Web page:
By Alan Prendergast
By Michael Roberts
By Michael Roberts
By Amber Taufen
By Patricia Calhoun
By William Breathes
By Michael Roberts
By Melanie Asmar
"The most passive person, if you push him enough, he's going to turn around and bite you," says Andrés Montoya, a rancher who had a heated standoff with one armed Pai employee last year. "These people are definitely pushers."
Most of all, locals puzzle over Pai's long-term plans for la sierra. The new owner has never met with the community to discuss his goals, preferring to visit privately with sympathetic county officials, one of whom has relatives on Pai's payroll. He has given only one interview about the ranch since he bought the place -- a few bland comments about the "very beautiful piece of property" that ran in the Denver Post more than two years ago. (Through his Denver attorney, Pai declined Westword's request for an interview.)
Yet in many ways, Pai's actions are speaking for him. Good fences might make good neighbors, but in Costilla County, as Calvin Trillin once noted in the New Yorker, "a man sometimes owns only the land his neighbors acknowledge that he owns."
Soon after the protest ended, Costilla County Sheriff Roger Benton received a call from a Pai employee complaining that protesters had strayed across the fence line. "It was probably a couple of kids taking a leak," Benton muses. "They claim they had video cameras rolling. They're looking to jump on everybody and anybody."
Benton says he has no problem enforcing the rights of private property owners, but he also views the tactics of the ranch's security people, such as taking down license-plate numbers of peaceful protesters, as "provoking."
"Their opinion is they pay a lot more taxes than anybody else, and they need all the law enforcement they can get," he says. "If it's a legitimate call, of course we will respond. But we do the same for everyone. Their attitude could mellow out a little bit."
He came in the back way, as cautious men often do.
In the summer of 1999 a man brought a flat tire for repair to a service station in Amalia, New Mexico, just a short drive along a back road from the Colorado border. The station's operator, Manuel Martinez, fixed the tire and soon became acquainted with the owner of the vehicle in question: Lou Pai.
"He was a nice guy, real easy to talk to," Martinez recalls. "There aren't many people I can't get to talk. We talked about the weather, stuff like that. He was friendly enough, but he didn't volunteer anything."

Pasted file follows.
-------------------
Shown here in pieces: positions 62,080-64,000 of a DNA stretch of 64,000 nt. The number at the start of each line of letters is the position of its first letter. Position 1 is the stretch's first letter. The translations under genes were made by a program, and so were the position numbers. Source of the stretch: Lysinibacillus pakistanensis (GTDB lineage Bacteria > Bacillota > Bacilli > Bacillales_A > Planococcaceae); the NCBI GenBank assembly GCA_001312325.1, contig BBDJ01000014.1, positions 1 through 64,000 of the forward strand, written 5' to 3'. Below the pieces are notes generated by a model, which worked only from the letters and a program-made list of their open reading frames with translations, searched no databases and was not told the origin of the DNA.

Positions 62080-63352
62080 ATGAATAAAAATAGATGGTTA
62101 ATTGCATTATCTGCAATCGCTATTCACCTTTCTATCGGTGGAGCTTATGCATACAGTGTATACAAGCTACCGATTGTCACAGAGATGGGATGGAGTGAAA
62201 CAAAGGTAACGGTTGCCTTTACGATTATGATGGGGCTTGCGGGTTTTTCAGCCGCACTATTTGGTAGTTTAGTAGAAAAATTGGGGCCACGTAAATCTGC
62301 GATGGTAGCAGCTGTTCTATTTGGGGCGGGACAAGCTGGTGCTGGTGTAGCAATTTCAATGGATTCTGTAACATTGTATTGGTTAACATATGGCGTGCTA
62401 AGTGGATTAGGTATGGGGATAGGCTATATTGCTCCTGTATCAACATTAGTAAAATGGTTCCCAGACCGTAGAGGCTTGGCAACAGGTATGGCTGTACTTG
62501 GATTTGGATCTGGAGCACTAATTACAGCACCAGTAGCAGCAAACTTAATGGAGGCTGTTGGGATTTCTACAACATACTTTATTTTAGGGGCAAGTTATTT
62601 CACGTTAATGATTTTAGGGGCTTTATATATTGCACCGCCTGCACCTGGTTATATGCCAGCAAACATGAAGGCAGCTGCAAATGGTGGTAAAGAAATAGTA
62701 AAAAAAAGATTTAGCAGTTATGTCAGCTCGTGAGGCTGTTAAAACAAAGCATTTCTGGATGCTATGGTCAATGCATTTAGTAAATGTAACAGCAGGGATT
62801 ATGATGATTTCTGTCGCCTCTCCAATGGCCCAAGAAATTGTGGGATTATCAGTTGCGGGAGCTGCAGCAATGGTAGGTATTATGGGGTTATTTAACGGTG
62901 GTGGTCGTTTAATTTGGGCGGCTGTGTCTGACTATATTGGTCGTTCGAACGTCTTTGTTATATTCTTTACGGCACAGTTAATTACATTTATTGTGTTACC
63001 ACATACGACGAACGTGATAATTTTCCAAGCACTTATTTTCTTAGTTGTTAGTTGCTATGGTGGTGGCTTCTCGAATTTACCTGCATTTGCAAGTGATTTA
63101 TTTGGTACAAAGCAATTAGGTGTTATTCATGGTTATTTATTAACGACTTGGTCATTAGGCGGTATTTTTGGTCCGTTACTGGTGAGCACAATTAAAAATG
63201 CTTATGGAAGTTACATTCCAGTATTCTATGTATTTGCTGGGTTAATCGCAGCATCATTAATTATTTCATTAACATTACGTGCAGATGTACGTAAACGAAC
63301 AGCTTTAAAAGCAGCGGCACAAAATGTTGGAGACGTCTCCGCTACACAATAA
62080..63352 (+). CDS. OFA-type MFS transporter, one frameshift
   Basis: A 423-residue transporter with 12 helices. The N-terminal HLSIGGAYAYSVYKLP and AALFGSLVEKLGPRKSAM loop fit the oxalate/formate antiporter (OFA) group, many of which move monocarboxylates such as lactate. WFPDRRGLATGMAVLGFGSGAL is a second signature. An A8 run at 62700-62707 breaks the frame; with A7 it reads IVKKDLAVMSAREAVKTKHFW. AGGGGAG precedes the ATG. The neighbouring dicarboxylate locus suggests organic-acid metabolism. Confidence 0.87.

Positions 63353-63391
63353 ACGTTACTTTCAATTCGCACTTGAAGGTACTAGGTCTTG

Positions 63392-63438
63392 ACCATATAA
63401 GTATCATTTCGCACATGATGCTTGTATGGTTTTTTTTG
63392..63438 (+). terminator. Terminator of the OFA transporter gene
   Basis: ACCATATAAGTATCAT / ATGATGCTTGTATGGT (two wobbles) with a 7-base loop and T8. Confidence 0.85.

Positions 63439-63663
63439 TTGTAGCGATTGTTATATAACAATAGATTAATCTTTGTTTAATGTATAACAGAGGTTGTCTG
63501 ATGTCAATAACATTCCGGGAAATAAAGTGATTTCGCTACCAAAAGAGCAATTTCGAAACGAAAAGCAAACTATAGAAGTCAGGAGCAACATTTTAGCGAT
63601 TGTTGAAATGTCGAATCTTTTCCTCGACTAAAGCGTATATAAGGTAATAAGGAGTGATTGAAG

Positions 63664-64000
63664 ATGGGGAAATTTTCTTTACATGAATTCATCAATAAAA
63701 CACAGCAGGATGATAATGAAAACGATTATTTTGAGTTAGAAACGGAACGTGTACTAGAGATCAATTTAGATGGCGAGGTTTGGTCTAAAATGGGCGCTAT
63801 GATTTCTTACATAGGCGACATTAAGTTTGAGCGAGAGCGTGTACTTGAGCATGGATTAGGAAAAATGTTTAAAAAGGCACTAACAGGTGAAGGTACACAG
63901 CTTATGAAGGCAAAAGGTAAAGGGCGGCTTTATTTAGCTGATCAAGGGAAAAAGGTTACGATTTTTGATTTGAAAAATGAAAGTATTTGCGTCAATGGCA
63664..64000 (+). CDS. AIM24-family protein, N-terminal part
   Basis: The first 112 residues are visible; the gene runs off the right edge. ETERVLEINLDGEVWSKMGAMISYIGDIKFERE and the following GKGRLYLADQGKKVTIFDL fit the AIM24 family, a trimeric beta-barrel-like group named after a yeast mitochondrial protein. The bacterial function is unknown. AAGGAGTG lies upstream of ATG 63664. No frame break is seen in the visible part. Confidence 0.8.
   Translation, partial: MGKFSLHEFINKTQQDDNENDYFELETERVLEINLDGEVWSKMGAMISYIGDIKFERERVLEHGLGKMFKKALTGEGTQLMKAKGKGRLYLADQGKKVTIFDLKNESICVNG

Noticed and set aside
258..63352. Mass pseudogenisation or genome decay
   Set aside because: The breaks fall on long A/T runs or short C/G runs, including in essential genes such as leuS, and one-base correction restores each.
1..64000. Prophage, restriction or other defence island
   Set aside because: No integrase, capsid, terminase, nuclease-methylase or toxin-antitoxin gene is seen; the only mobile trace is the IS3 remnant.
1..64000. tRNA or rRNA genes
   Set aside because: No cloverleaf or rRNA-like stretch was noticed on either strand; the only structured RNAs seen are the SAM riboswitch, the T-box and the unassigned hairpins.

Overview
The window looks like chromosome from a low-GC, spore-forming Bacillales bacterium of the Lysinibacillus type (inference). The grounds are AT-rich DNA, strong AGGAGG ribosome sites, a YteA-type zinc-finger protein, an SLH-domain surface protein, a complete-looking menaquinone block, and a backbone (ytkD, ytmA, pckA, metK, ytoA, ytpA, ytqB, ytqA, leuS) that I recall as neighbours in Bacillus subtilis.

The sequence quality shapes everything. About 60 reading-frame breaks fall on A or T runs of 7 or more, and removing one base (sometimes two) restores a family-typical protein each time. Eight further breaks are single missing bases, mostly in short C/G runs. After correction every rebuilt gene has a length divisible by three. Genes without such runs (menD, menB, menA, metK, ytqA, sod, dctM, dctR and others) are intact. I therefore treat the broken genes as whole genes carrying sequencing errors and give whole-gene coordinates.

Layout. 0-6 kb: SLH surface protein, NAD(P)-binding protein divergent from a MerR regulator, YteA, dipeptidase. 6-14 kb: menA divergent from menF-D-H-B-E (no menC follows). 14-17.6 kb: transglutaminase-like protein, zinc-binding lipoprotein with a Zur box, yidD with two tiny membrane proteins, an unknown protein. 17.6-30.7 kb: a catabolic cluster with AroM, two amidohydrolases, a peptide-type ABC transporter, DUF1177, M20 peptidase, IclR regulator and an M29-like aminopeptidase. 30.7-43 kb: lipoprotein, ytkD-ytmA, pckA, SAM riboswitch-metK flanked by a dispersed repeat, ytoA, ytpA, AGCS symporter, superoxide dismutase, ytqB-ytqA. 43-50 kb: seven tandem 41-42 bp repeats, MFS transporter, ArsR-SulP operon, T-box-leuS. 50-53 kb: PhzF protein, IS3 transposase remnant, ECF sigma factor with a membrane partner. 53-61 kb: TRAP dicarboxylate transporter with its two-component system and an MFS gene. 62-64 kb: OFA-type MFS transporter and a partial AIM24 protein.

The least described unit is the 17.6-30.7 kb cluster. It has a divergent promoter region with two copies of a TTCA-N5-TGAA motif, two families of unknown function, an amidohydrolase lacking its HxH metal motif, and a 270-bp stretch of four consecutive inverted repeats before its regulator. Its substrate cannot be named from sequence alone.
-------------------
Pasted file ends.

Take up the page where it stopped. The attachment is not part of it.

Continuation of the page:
Pai came through Amalia several times over the next few weeks. Sometimes he brought his son and daughter with him; sometimes he was with men who seemed to know a lot about surveying or forestry. Martinez had a two-bedroom apartment that he rented for as much as $75 a night during ski season, and Pai's entourage took the place on several occasions. Martinez gathered that Pai had some interest in real estate in the area, but he had no idea of the scale of the purchase his guest was contemplating.
"I didn't know he'd bought the property until afterwards," he says.
In fact, Pai already had substantial holdings in Costilla County by the time Martinez met him. In 1997, a company called Jaroso Creek Ranch purchased 23,800 acres of the Taylor Ranch, the southern third of the property, for $6.9 million in cash and a swap of land in Texas valued at $2.6 million. Pai's name did not appear on the incorporation papers filed with the state, although his sister, Sue Pai Yang, a New Jersey attorney, was listed as one of Jaroso Creek's officers.
Two years later, around the time Pai was traveling regularly through Amalia, another company, Western Properties Investors, purchased the remaining 53,800 acres of the Taylor spread for a reported $13 million. Pai's representatives have since acknowledged that both Jaroso Creek and Western Properties are "owned by members of the Pai family," with no outside investors. Two other Pai-controlled entities, Beaver Dam Ranch and BYT Enterprises, have been engaged in buying up other small parcels in the county.
Months after the sale of the ranch was completed, Martinez was hired by a subcontractor to work a bulldozer on a cleanup crew on Pai's new spread. But he never ran into the king of the mountain again. He remains impressed, though, at how close to the vest Pai played his cards. The man didn't seem all that interested in ranching, he recalls, even while he was negotiating the purchase of one of the largest ranches in Colorado.
"I see a lot of people who have money to invest," Martinez says, "and they don't always know what they're investing in. I don't think he was a farmer or a rancher at all. But he hired the right people to do the right things for him."
Doubtless Pai had his reasons for keeping a low profile during his reconnaissance, renting a room in Amalia rather than causing a stir in San Luis. He was keenly aware that the ranch he was buying had a colorful history -- too colorful, as far as the previous owners were concerned -- and had been the center of considerable emotion and litigation for generations.